Same sex marriage for tax avoidance

Two heterosexual Irish men marry to avoid inheritance tax on property…

Perhaps in Australia we could see two heterosexual same sex “mates” getting married just before the death of one of them to avoid tax payable on a super death benefit by becoming a dependent as they are a spouse of the deceased, even if there is not a dependent relationship between them.


FBT and exempt vehicles

Forget salary packaging a car… may tradies just don’t need to worry about FBT at all due to the type of car they drive.

Exempt Vehicles Rules

To be exempt from FBT, all of the following conditions are satisfied:

  • the vehicle is a panel van, utility (ute) or other commercial vehicle (that is, one not designed principally to carry passengers)
  • the employee’s private use of such a vehicle is limited to
    • travel between home and work
    • travel that is incidental to travel in the course of duties of employment
    • non-work related use that is minor, infrequent and irregular (eg: occasional use of the vehicle to remove domestic rubbish).

The exemption will also apply to the private use of a taxi if the taxi is owned or leased (eg: not let on hire), if the employee’s private use is limited to:

  • travel between home and work
  • travel that is incidental to travel in the course of duties of employment
  • non-work related use that is minor, infrequent and irregular (eg: occasional use of the vehicle to remove domestic rubbish).

What Vehicles are covered…

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How the Commissioner will apply this law…

In Practical Compliance Guideline PCG 2017/D14, titled “Exempt car and residual benefits: compliance approach to determining private use of vehicles” the Commissioner states that if this Guideline applies:

you do not need to keep records about your employee’s use of the vehicle that demonstrate that the private use of the vehicle is ‘minor, infrequent and irregular and… the Commissioner will not devote compliance resources to review that you can access the car-related exemptions for that employee.

Establishing minor infrequent and irregular use is the hardest part, so what types of cars and arrangements does this Guideline apply to?

5. You may choose to rely on this draft Guideline if:

(a) you provide an eligible vehicle to a current employee

(b) the vehicle is provided to the employee to perform their work duties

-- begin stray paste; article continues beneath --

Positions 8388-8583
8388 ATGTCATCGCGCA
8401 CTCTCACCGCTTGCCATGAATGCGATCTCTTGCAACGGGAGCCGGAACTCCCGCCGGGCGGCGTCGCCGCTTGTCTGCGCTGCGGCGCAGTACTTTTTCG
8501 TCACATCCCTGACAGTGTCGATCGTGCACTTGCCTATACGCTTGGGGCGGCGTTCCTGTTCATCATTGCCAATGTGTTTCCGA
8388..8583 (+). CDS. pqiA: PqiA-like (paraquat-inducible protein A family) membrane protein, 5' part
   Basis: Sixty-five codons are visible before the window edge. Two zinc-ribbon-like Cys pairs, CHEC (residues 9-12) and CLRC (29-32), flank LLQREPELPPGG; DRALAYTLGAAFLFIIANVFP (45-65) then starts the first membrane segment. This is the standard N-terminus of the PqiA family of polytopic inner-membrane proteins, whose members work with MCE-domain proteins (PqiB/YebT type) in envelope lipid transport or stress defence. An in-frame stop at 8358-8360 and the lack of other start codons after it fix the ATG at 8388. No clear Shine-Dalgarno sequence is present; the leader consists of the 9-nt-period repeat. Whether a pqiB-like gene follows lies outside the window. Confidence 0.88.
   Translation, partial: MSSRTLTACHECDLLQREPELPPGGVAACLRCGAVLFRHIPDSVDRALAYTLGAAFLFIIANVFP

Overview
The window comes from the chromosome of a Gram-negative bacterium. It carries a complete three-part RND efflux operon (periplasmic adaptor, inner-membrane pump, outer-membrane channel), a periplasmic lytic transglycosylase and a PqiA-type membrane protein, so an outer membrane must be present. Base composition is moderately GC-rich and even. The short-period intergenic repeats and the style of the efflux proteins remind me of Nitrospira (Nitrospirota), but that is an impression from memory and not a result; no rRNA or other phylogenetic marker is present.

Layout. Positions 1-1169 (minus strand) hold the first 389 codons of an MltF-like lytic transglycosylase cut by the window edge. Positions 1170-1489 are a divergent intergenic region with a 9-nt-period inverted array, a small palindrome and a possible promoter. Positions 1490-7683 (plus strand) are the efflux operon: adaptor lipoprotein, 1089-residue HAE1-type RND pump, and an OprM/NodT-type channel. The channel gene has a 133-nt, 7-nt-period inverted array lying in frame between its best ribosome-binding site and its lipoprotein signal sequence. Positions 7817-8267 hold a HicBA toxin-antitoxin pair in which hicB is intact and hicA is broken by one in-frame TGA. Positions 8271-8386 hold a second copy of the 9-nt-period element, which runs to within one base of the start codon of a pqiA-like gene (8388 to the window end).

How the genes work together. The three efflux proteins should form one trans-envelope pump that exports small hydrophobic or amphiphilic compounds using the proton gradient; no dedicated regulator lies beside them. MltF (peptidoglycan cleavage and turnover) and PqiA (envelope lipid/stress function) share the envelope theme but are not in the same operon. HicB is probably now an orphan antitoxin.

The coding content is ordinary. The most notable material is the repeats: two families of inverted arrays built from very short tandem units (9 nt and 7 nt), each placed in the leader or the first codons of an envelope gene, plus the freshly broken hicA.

(c) you take all reasonable steps to limit private use of the vehicle and have measures in place to monitor such use

(d) the vehicle has no non-business accessories

(e) the vehicle had a GST-inclusive value less than the luxury car tax threshold at the time the vehicle was acquired

(f) the vehicle is not provided as part of a salary packaging arrangement and the employee cannot elect to receive additional remuneration in lieu of the use of the vehicle, and

(g) your employee uses the vehicle to travel

i. between their home and their place of work and any diversion adds no more than two kilometres to the ordinary length of that trip

ii. no more than 750 kilometres in total for each FBT year for multiple journeys taken for a wholly private purpose, and

iii. no single, return journey for a wholly private purpose exceeds 200 kilometres.

No non business accessories, like fishing rod holders or bike racks. No salary packaging or extra cash arrangements. No more than 2km on the way to work or home (going to footy training is an example and thesis guidelines will not apply if the employee does this each week). No more than 200km private travel in one trip and no more than 750kms in a year… If so, then no FBT




Pick any ABN…

The federal government’s Black Economy Taskforce claims 40 per cent of ABNs quoted in the Northern Territory were the Bunnings ABN…

You have to love the Northern Territory…


Rental properties and electricity data matching

From the Commissioner…

His newest weapon is the data-matching of utility records, like electricity and gas meters, against properties that are claimed to be unoccupied, to test if landlords are telling the truth.

“There’s going to be a whole lot of new things,” he said. “So when people say their place wasn’t rented, well, we’ll look at the electricity records and (see) they went up. And we’ll say (to landlords): ‘Hey, you said the place wasn’t rented, so why are your electricity records going up?’

“So once you can start to use all these matching tools, you start to be able to say ‘Someone was there, so was that you using it, or (was it) a rental? And if you were using it, why weren’t you apportioning some of your deductions?’”

The ATO was particularly interested to see figures in the latest national census suggesting 11 per cent of properties in Australia — or 1.1 million dwellings — are reported as unoccupied.

There are going to be a lot of questions asked of rental property owners… why is your rent down substantially this year? Because I did not have a tenant. Then why is your electricity bill up this year? Because I lived in it? So why are you claiming all your costs and not apportioning????